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Alcohol Can Kill – and it’s Not Drinking and Driving

Alcohol Can Kill – and it’s Not Drinking and Driving

Imagine finishing up a glass of wine and debating whether or not to pour yourself a second glassful. You might not be aware that there is a connection between alcohol consumption and cancer. Although there are numerous headlines on the Internet that suggest a drink or two a day is cardio-protective, the opposite is true for cancer.

Dr. Svetlana Popova, a professor at the University of Toronto, hopes that we also take note of a new Ontario report that highlights the connection between alcohol consumption and cancer. “People are not aware that alcohol can cause cancers,” she says. “We need more awareness in the population that alcohol is a carcinogen.”

In this article, I will reveal some things you may not have known about this dangerous link between alcohol and cancer.

Worldwide, every year, over two million deaths are linked to alcohol, according to a report in the Annals of Oncology.

Additionally, a recent Harvard study shows a dose-dependent risk of the number of alcoholic drinks and the risk of developing breast cancer. Women who drank three to six drinks a week increased their breast cancer risk by 15%, and those who drank an average of two drinks a day increased their risk by 51%. But despite the evidence, just a third of Canadians are aware they can lower their cancer risk by reducing the amount of alcohol they drink.

Here are some thoughts for consideration before
you pour your next drink:

Drink in Moderation

The Canadian Centre on Substance Abuse recommends that women consume no more than two drinks a day, and men no more than three. Personally I think this is still too high. The American Cancer Society has a more conservative protocol, and suggests that people who drink alcohol limit their intake to no more than 2 drinks per day for men and 1 drink a day for women. . And whether you drink it all in one go or a bit at a time, it’s the total quantity of alcohol you consume which increases your risk of cancer.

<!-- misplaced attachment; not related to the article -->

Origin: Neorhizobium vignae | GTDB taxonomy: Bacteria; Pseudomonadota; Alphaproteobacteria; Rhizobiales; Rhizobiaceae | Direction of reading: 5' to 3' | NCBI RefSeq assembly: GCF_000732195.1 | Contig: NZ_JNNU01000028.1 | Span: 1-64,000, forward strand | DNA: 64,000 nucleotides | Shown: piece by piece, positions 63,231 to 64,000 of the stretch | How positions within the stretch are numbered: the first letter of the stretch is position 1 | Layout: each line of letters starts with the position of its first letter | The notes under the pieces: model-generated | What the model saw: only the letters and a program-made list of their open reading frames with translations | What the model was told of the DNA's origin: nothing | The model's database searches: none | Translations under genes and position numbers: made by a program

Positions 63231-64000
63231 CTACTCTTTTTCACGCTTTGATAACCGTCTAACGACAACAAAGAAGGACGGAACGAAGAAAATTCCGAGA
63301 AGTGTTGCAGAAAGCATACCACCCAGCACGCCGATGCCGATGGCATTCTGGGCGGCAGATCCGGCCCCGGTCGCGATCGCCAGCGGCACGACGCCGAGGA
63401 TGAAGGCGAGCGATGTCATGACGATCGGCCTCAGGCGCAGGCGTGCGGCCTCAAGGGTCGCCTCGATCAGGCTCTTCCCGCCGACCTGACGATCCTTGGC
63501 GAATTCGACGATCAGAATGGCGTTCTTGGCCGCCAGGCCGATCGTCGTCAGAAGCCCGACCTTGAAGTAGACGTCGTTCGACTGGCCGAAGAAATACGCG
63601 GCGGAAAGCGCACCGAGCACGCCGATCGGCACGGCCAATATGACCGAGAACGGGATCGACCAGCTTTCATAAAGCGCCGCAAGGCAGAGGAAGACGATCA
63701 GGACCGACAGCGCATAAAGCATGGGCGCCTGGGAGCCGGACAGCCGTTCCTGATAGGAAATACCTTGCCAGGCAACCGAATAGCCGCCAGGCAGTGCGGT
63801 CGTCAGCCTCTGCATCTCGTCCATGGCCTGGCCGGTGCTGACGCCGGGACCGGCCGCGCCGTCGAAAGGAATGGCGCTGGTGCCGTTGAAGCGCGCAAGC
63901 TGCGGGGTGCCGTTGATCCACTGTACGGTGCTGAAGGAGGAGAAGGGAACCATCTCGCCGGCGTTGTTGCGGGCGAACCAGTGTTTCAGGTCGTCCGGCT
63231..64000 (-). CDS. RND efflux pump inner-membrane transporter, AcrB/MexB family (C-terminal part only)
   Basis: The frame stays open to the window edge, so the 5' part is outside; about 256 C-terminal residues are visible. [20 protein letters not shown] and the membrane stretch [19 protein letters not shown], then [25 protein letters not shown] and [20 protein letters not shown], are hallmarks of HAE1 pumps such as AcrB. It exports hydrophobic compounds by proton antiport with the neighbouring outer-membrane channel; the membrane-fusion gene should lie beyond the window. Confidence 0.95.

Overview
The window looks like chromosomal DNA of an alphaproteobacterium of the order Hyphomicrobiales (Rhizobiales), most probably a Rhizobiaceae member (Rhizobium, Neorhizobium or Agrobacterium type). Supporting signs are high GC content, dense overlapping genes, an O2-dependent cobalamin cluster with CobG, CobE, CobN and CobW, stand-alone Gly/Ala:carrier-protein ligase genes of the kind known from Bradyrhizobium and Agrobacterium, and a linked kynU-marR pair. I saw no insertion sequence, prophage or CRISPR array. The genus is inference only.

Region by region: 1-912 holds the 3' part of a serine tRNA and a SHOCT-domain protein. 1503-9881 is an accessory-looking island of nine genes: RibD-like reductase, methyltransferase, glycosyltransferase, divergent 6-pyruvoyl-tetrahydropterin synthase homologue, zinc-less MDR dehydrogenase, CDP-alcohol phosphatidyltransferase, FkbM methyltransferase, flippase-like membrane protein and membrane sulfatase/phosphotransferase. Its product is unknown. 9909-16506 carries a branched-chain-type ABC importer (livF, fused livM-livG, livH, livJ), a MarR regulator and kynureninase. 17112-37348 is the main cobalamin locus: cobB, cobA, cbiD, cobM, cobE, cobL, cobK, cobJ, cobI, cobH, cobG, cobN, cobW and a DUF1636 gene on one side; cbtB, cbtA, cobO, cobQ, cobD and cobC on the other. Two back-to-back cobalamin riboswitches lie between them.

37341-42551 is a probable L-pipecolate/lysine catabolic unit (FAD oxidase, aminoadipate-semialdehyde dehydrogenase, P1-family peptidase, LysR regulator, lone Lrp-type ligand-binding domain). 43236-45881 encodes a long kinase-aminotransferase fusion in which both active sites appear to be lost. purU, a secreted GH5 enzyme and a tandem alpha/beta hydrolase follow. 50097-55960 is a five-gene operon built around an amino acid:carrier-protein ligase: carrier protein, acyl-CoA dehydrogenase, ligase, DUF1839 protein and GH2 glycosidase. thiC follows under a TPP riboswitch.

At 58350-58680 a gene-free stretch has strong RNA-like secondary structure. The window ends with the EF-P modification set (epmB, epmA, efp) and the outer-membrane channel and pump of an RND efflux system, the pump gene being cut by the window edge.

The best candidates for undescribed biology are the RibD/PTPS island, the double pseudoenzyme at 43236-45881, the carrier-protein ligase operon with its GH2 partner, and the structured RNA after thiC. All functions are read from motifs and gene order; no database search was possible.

I often get asked whether red wine is a healthier option. But it’s not the type of alcohol that’s important. What matters is how much you drink and how often. And so, drink in moderation and when it comes to lowering your cancer risk, try to abstain from alcohol altogether.

Don’t Drink and Smoke

Alcohol makes it easier for cancer-causing chemicals, such as those found in tobacco, to be absorbed in the mouth or throat. So those who drink and smoke will multiply their risk for developing cancer.

How Alcohol Causes Cancer

Although how alcohol causes cancer is not yet fully understood, there is strong evidence that how our bodies break down alcohol is the culprit.

Alcohol converts into acetaldehyde mainly in our liver, but also in our mouth and gut too. Acetaldehyde can cause cancer by damaging our DNA and preventing it from being repaired. If you drink on an empty stomach, you will get intoxicated more quickly which means alcohol stays in your bloodstream longer, causing more harm.

So take a sober second thought – maybe that extra drink isn’t worth it? Alcohol’s narrative isn’t just all about drinking and driving anymore.

Dr Elizabeth Goldspink N.D. Recommends: Alcohol Support Complex
Alcohol leeches B Vitamins and Magnesium out of the body. Magnesium maintains normal cardiac rhythm, proper muscle and nerve function, and supports the immune system and bone integrity.

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